Now that you're aware of the telltale signs of a bleeding nail, let's move on to the practical steps you can take to address the issue swiftly and effectively, ensuring a quick return to those happy, wagging tails.

How to Stop Dog Nail Bleeding

What should we do the moment we realize our furry friend has a bleeding toe? Let's take a look.

Stay Calm and Apply Pressure

Staying calm is not just for you; it's for your dog's comfort too.

Dogs can sense your anxiety, so your composure helps keep them relaxed. To keep your dog calm, speak in soothing tones. Use treats and positive reinforcement to reward their cooperation

Apply pressure to the bleeding nail to stop or reduce the bleeding. Use a clean piece of cloth to apply direct pressure, a paper towel for minor bleeding, or gauze to slow bleeding. Determine the extent of the injury to decide the next action. The nail cut can cause minor bleeding or result in a dog's nail bleeding badly. Ensure the bleeding stops before proceeding.

Immediate First Aid for A Dog's Nail

When you're faced with the sight of blood flow from your dog's nail, swift action is key. Here's what you need to do in those critical moments:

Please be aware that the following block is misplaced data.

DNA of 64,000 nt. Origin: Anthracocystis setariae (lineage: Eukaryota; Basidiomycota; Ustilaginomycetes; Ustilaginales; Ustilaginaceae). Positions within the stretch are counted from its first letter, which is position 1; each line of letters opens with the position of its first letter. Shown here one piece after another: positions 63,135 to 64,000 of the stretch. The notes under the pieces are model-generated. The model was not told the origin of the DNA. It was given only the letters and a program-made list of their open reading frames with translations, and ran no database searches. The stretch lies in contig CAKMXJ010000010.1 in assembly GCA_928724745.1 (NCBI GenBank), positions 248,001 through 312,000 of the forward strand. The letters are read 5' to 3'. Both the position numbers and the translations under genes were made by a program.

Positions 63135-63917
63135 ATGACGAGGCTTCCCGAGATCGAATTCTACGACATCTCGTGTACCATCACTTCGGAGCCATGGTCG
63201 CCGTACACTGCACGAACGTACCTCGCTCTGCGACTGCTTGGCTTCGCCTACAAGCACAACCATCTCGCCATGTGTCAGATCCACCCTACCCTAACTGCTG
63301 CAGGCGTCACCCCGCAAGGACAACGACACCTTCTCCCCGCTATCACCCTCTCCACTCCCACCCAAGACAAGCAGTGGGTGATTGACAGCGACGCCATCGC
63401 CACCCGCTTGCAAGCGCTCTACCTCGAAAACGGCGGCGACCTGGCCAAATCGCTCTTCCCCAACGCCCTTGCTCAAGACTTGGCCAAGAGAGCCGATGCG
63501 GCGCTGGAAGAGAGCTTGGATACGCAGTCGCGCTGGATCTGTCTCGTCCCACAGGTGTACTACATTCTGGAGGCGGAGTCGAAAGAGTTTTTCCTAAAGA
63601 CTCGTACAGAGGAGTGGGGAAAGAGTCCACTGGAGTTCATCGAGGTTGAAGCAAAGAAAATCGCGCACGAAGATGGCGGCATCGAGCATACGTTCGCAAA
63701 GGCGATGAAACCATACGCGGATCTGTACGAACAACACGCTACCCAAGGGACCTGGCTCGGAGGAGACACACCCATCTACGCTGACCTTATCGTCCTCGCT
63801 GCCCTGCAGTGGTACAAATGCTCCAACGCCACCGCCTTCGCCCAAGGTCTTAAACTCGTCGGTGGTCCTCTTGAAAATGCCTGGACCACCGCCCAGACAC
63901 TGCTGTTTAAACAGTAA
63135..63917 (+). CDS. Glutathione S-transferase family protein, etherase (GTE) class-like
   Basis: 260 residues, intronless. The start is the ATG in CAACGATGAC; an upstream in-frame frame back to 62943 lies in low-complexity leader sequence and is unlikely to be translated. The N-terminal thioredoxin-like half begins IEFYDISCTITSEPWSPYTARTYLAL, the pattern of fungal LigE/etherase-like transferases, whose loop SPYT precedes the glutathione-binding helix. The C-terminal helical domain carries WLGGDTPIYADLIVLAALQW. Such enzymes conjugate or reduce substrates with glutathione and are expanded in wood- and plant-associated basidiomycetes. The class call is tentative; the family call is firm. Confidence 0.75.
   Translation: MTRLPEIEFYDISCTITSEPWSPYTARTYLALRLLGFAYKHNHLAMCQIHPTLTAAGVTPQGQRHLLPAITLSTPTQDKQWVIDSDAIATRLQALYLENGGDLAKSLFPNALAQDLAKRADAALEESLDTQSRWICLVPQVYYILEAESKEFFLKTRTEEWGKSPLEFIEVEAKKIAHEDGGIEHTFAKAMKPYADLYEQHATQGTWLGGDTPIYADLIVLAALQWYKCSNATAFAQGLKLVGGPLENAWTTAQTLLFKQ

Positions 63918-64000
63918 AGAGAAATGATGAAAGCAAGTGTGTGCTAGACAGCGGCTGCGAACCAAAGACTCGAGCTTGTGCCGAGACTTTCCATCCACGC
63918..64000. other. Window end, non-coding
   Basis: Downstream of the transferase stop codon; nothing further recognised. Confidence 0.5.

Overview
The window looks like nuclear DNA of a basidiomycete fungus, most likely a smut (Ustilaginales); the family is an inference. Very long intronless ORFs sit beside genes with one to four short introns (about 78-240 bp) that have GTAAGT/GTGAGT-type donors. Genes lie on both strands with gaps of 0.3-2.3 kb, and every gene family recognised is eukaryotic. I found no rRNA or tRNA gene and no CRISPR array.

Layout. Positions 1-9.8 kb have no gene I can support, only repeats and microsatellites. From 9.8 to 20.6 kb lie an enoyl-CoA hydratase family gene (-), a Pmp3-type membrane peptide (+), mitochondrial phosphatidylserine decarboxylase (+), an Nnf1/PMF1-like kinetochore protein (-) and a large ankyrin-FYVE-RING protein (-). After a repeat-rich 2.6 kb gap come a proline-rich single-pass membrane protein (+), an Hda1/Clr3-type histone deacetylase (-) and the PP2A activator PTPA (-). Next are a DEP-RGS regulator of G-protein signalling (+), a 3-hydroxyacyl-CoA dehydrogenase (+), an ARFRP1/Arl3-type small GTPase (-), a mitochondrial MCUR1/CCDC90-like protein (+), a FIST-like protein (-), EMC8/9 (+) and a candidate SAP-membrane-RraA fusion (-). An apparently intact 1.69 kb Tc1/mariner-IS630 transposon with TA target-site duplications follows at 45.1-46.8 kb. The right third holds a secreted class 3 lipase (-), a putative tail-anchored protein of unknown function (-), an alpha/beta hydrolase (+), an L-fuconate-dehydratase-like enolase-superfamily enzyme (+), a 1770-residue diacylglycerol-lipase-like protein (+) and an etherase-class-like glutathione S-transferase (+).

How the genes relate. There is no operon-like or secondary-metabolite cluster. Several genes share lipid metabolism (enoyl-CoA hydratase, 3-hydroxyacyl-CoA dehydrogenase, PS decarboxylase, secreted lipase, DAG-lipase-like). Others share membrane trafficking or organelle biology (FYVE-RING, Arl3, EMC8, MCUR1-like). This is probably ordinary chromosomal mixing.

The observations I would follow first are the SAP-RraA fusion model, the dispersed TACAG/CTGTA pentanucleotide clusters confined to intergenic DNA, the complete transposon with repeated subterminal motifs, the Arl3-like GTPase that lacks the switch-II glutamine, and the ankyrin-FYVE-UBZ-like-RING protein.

1. Using Styptic Powder

Styptic powder is your go-to solution to help stop bleeding.

Gently dip the bleeding end of the nail into the styptic powder or apply it using a cotton swab. Hold it in place for about 30 seconds so that the styptic powder can stop blood flow by making the blood clot.

  1.  Applying Styptic Pencil

A styptic pencil works similarly to styptic powder but comes in a convenient stick form.

Moisten the tip and apply it to the bleeding area. Maintain gentle pressure for about half a minute until a bleeding toenail is contained.

  1. Home Remedies 

If you don't have styptic powder or pencil on hand, stay calm and turn to household items.

Dip the bleeding nail into a mixture of cornstarch or baking soda and water to help stop the bleeding. These home remedies help to stop dog nail bleeding before proper care can be administered and work as well as styptic powder.

Now that you've learned how to address the immediate issue, we'll move on to post-injury care and measures to prevent dog's nails from bleeding.

dog lawing down sticking his paw out

Aftercare and Preventive Measures

Once you've successfully stopped bleeding from your dog's nail, the next crucial steps ensure your furry friend's comfort and future dog's toe health. 

  1. Cleaning the Wound

Gently clean the injured dog nail with a clean, cotton ball or wet tea bag. Use mild, scent-free soap if necessary, but ensure it's thoroughly rinsed off to prevent irritation on the nail cut. This step helps remove any remaining styptic powder or blood residue.

  1. Providing Comfort

You can offer treats and positive reinforcement to help create a positive association with the experience, making future nail care easier.